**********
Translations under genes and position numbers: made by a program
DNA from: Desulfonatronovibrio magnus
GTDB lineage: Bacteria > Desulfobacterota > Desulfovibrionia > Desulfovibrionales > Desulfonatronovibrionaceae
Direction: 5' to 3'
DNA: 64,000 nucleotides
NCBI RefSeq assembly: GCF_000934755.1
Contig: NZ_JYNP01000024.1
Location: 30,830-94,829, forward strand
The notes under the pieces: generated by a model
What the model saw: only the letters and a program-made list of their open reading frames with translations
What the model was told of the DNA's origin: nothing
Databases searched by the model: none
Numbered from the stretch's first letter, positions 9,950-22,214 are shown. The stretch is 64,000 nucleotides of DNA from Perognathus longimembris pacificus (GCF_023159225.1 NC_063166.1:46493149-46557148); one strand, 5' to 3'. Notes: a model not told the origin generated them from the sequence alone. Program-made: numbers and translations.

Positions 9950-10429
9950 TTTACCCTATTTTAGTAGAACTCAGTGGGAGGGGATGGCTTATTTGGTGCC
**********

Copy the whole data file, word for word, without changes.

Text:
Translations under genes and position numbers: made by a program
DNA from: Desulfonatronovibrio magnus
GTDB lineage: Bacteria > Desulfobacterota > Desulfovibrionia > Desulfovibrionales > Desulfonatronovibrionaceae
Direction: 5' to 3'
DNA: 64,000 nucleotides
NCBI RefSeq assembly: GCF_000934755.1
Contig: NZ_JYNP01000024.1
Location: 30,830-94,829, forward strand
The notes under the pieces: generated by a model
What the model saw: only the letters and a program-made list of their open reading frames with translations
What the model was told of the DNA's origin: nothing
Databases searched by the model: none
Numbered from the stretch's first letter, positions 9,950-22,214 are shown. The stretch is 64,000 nucleotides of DNA from Perognathus longimembris pacificus (GCF_023159225.1 NC_063166.1:46493149-46557148); one strand, 5' to 3'. Notes: a model not told the origin generated them from the sequence alone. Program-made: numbers and translations.

Positions 9950-10429
9950 TTTACCCTATTTTAGTAGAACTCAGTGGGAGGGGATGGCTTATTTGGTGCC